I am not sure what system we have installed, I will try to go and take a look on monday. Thanks for your help everyone :).
Arbron said:
In regards to the radio interference..typically this can happen when your buidling is close in proximity for your location to a broadcast tower.

Heh, we have a problem here. Our school runs a radio station, and the tower is on top of the theater building, probably no more then 200 meters away.

I am not sure what system we have installed, I will try to go and take a look on monday. Thanks for your help everyone :).

Is this the radio station you hear through the PA?
I would start by disconnecting the input leads into the amplifiers. Then I would turn on the amplifier and see if you can still hear the radio. If you can you could get the amplifiers output checked by a technician who can put in RF blocking. If the radio is not comming through the speakers in this test reconnect the input leads but leave them disconnected from the mixer. If the radio is now comming through try putting RF blockers around the cables at the end near the amp. You should be able to buy some at Radio Shack. Keep repeating this process until you have an idea where the radio interference is entering your signal path and use appropriate RF blocking methods.

Also, to check if it the school's radio station, quite probably, ask them for a schedule of when the station is not transmitting then turn on the sound system at one of these times. If there is no interference then it probaly is the school radio.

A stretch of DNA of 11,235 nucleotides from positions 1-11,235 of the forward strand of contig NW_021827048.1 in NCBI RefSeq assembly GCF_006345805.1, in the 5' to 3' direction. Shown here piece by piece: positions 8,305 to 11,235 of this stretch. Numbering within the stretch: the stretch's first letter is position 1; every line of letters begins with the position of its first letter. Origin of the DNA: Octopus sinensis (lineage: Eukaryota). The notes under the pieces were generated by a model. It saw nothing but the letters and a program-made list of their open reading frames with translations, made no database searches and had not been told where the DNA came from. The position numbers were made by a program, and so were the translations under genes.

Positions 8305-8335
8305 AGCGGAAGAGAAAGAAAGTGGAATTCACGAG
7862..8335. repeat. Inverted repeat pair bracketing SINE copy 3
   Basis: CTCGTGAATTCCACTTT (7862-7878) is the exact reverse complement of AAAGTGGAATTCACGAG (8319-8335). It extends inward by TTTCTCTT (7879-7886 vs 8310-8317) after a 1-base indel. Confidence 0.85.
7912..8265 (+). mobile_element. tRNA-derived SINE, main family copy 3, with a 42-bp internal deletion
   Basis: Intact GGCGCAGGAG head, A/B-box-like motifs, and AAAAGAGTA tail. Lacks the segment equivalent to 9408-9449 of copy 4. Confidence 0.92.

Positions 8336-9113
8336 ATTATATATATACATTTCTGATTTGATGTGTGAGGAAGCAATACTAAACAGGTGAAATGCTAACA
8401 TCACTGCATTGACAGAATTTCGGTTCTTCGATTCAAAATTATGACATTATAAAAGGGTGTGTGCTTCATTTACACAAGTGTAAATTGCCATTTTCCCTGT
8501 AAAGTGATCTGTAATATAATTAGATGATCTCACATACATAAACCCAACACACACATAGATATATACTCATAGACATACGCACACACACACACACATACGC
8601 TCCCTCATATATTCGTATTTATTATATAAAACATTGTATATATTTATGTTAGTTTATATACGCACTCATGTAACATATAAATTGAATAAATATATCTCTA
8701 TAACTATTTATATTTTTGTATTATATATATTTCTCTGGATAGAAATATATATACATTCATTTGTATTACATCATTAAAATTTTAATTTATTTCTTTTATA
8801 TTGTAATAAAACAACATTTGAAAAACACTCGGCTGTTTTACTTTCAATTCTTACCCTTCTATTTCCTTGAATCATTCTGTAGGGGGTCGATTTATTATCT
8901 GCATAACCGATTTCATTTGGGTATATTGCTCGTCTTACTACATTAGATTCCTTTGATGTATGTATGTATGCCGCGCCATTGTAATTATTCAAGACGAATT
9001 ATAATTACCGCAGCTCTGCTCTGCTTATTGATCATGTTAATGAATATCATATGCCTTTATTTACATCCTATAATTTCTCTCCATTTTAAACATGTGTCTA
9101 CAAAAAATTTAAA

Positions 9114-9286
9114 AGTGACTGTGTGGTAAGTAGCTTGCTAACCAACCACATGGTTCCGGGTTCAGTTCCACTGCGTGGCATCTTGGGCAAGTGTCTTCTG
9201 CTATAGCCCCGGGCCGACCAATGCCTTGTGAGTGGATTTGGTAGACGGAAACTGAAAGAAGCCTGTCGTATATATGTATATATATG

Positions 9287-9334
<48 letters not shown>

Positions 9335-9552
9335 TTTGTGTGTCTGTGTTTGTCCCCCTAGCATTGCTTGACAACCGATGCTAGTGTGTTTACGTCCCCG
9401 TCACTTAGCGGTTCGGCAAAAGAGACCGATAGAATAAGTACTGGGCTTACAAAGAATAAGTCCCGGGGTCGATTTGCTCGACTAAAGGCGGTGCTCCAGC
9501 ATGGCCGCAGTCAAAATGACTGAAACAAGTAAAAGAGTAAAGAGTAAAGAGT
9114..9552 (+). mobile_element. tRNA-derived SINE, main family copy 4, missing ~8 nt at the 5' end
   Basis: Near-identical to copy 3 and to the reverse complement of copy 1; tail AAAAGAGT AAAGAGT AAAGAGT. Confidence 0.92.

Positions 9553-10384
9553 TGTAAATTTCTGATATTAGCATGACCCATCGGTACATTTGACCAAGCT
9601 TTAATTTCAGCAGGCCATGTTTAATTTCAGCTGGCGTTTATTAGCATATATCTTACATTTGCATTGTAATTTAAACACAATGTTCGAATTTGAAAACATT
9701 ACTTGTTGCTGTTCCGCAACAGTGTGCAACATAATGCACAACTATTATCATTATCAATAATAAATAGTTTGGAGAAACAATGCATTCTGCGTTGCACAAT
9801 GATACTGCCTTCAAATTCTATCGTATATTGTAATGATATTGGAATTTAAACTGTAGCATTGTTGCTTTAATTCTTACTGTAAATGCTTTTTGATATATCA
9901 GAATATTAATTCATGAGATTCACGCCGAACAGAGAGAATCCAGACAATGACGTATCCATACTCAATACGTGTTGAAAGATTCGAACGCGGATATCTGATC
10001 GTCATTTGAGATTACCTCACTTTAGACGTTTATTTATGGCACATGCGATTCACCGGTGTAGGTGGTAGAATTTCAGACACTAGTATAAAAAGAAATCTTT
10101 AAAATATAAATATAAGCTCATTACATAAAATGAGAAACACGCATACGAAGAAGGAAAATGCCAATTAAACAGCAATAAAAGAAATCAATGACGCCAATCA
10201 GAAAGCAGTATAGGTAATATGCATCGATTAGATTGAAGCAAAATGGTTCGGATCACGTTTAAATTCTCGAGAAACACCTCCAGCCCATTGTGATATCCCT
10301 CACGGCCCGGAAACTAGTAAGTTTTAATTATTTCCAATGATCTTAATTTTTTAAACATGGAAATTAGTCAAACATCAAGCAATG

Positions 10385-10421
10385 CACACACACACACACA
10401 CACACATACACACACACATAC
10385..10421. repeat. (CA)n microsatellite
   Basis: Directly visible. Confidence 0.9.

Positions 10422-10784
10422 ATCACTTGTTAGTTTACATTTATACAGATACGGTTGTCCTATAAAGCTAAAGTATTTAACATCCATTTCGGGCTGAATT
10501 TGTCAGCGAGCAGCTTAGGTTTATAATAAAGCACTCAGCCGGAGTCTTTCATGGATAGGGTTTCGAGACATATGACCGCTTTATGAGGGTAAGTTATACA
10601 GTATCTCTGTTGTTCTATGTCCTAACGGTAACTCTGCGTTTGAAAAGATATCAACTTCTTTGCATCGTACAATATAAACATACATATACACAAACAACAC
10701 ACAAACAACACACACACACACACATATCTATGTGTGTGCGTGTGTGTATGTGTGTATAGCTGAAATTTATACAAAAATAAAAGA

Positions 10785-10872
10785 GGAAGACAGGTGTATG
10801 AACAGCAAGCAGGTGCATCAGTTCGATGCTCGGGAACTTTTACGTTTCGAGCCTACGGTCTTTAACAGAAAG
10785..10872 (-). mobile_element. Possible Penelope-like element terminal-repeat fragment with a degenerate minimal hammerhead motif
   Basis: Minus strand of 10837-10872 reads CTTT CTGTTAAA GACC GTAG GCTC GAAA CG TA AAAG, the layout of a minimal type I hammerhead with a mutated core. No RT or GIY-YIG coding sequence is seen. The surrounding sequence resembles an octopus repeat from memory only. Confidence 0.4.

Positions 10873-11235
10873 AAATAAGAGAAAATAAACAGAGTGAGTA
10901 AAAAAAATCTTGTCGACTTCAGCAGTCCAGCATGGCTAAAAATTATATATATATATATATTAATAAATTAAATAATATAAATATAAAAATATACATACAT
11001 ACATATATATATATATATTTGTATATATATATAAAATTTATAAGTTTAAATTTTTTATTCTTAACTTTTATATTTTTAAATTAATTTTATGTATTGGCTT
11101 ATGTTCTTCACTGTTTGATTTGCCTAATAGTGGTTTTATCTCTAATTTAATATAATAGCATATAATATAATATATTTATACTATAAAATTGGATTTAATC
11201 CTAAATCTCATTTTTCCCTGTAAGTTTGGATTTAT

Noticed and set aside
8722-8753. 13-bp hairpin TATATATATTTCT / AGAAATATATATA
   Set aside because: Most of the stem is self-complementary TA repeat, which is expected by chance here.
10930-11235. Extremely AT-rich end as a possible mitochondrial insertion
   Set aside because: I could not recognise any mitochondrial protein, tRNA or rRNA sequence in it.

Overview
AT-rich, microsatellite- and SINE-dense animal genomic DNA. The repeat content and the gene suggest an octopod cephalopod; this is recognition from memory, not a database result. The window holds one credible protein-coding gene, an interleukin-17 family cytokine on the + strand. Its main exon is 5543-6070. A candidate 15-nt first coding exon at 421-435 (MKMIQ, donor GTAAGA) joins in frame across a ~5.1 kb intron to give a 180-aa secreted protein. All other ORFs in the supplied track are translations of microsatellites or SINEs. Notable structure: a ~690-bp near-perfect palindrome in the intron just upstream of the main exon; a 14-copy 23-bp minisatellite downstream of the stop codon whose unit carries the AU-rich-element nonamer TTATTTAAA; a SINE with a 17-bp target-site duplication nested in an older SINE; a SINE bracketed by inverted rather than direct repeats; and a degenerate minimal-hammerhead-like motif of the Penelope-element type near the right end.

avkid said:
are the speakers shielded? keep the dimmers off the same circuits as the sound system!

I think you are confusing speaker leads with signal leads. Signal leads must be shielded but you should not shield speaker leads.

Also - as wolf has pointed out, noise is almost always introduced into the signal path and then amplified.

Arbron - an important question is in regards to the use of radio mics. Especially if your school has some older VHF mics.
I want to block all radio transmissions in part of our building, what is the best way to go about doing this?
My dad (who works for a constuction company) had to do this when they were installing some sensative hospital equipment, and they ended up putting thick metal sheets arround all the walls and over the roof and under the floor.... not really a pratical solution though!

Without blocking them out with lots of metal, I think you would have to overpower them... and that would require having something that would powerfully broadcast across a wide frequency, overpowering any other channels. The problem with this is it wouild probably overpower whatever devices you were trying to use too....